Twins Have Plenty Of Rotation Options, But No Defined Ace

The starting rotation was unquestionably the most disappointing unit on the Minnesota Twins last season.

The Twins entered the 2009 season hoping a very young rotation could build on the success it had in 2008, when many of the starters were rookies and Francisco Liriano was coming back from Tommy John surgery.

Fast forward to today, and the Twins are hoping a Jekyll and Hyde pitching staff can find some consistency next season.

Scott Baker was great in the second half of 2009 but brutal in the first half. It was vice versa for Nick Blackburn. Kevin Slowey struggled before missing the final three months of the season with an elbow problem. And Liriano, who pitched well in his first year back from Tommy John surgery in 2008, struggled in 2009 and was eventually demoted to the bullpen.

The Twins decided to offer veteran Carl Pavano arbitration, and he accepted. But the fact remains that this team has no ace and very few candidates for such a role.

Baker has been the de facto ace, and he’s a fine pitcher, but not the kind of guy who matches up real well with the other aces of the American League, especially among the contending teams.

Pavano provides a veteran presence, but he remains a starting pitcher that posted an ERA of 5.10 last season.

Blackburn is the team’s best big-game pitcher, having fared very well in the 2008 one-game playoff against the Chicago White Sox and pitching well in his final four starts of 2009 when the team could ill afford a loss.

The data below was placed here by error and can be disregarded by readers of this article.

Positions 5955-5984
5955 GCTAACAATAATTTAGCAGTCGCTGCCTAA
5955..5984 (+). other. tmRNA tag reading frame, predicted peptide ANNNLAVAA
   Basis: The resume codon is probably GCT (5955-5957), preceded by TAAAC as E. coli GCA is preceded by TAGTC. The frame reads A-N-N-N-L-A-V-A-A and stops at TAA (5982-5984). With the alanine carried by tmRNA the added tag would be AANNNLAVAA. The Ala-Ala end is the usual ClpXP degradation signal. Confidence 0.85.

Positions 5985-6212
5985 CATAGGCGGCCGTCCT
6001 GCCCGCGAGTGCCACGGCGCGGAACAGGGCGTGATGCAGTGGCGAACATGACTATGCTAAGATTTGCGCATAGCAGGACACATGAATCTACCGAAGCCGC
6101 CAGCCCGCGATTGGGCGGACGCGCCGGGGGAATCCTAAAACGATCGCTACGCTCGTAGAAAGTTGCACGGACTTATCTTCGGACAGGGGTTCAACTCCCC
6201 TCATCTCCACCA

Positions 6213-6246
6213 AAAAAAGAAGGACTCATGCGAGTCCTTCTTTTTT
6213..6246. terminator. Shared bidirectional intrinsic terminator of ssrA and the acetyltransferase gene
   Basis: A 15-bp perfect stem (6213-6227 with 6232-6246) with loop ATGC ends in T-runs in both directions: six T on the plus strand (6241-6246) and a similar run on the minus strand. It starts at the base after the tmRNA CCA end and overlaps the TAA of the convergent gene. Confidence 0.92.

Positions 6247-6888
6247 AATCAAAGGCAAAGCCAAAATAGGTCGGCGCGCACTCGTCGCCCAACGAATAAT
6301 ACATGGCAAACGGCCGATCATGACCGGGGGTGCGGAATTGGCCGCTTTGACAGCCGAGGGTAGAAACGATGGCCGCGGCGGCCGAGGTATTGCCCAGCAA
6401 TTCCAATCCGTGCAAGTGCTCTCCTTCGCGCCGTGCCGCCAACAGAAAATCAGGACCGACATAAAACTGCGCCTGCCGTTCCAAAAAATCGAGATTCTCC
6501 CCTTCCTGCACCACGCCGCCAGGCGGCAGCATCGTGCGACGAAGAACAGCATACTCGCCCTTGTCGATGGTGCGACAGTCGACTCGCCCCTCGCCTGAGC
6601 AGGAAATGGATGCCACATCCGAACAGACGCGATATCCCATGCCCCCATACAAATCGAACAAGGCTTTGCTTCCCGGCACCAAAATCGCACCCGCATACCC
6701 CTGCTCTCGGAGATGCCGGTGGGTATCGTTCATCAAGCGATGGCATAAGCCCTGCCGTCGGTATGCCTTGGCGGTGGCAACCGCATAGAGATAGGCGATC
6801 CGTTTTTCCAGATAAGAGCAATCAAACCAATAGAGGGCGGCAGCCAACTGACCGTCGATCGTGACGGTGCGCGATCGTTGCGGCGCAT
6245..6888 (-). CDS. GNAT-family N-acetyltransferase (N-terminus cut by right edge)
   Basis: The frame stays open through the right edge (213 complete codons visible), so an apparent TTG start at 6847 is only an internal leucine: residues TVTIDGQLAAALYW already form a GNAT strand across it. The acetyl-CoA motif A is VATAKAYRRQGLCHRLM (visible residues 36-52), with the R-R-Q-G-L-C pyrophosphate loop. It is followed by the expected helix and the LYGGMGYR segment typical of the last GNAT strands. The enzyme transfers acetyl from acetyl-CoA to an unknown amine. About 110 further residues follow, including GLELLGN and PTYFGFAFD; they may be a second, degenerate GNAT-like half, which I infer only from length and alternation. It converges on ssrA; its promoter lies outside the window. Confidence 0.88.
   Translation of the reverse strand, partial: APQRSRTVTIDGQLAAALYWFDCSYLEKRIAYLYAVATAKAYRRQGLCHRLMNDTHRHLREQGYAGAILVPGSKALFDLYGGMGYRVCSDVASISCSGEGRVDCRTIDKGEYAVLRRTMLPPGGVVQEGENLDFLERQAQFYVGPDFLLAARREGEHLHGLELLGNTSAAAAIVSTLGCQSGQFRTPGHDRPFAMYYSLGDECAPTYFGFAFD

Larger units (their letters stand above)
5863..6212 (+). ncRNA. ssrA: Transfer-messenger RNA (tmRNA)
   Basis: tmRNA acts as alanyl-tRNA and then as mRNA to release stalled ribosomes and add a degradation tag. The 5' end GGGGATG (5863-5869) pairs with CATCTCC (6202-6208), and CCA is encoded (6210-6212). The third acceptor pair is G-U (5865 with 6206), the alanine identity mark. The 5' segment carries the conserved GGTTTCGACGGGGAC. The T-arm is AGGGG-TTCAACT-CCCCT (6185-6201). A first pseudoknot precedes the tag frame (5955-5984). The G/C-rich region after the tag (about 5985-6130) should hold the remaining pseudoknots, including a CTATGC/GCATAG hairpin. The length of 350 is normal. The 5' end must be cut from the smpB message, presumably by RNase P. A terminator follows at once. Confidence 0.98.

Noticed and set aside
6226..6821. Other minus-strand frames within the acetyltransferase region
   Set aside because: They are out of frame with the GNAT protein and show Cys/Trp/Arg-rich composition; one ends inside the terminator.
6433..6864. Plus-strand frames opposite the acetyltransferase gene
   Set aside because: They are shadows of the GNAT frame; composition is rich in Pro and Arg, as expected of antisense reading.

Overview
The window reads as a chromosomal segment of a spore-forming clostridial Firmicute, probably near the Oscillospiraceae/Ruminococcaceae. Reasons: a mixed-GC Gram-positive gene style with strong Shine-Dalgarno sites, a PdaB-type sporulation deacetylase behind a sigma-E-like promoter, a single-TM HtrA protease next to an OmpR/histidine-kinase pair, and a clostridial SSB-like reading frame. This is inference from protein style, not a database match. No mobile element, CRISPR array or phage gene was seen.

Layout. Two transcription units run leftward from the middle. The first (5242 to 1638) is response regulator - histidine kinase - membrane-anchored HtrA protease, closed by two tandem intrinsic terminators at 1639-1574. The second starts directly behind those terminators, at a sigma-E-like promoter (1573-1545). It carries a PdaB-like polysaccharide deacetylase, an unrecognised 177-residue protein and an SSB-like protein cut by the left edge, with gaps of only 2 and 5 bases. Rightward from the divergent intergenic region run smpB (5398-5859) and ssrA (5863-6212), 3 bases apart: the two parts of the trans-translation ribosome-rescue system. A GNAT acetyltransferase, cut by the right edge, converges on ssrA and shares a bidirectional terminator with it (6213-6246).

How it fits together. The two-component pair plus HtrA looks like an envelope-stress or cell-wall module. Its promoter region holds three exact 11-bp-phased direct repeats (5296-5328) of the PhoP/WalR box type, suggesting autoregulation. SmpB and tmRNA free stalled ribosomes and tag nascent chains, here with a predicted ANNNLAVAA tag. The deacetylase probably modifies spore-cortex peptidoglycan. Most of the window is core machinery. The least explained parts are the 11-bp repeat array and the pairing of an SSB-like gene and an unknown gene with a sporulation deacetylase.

I still believe Slowey has the highest ceiling of any of the Twins’ potential starters for next season. He’s a K/BB rate machine who I have spoken glowingly of in the past.

He drew comparisons to Greg Maddux while dominating the minors, and I think there’s still a chance he can be that guy, but as I’ve said before, maybe he’ll just be another Brad Radke. Nothing wrong with that. Maddux didn’t really become Maddux – as in, the Maddux that regularly allowed less than one baserunner per inning in a season – until his sixth season. And pitching as a youngster in the National League in the 1980s is a little different than today’s American League, which is what Slowey’s forced to develop in.

Liriano will have to compete with Brian Duensing and Glen Perkins for that fifth and final rotation spot.

There are plenty of candidates for the rotation. But the Twins must find someone that can stand above the rest as the team’s ace.


Baseball Think Factory’s Web site is updated to include 68 Hall of Fame ballots. As I mentioned before, last year there were roughly 550 ballots, so the ones found on the Internet represent a little more than 10 percent now.

Bert Blyleven continues to be in good position to make the Hall of Fame in this his 13th year on the ballot. Players are given 15 years on the writers’ ballot. Blyleven has 85.3 percent of the votes in the 68 ballots found on various Web sites. Andre Dawson and Roberto Alomar are also above the 75 percent threshold for induction.

Hall of Fame voting is announced at 12:30 p.m. Wednesday.

ESPN has a lot of great Hall of Fame stories on its Web site. Definitely worth reading.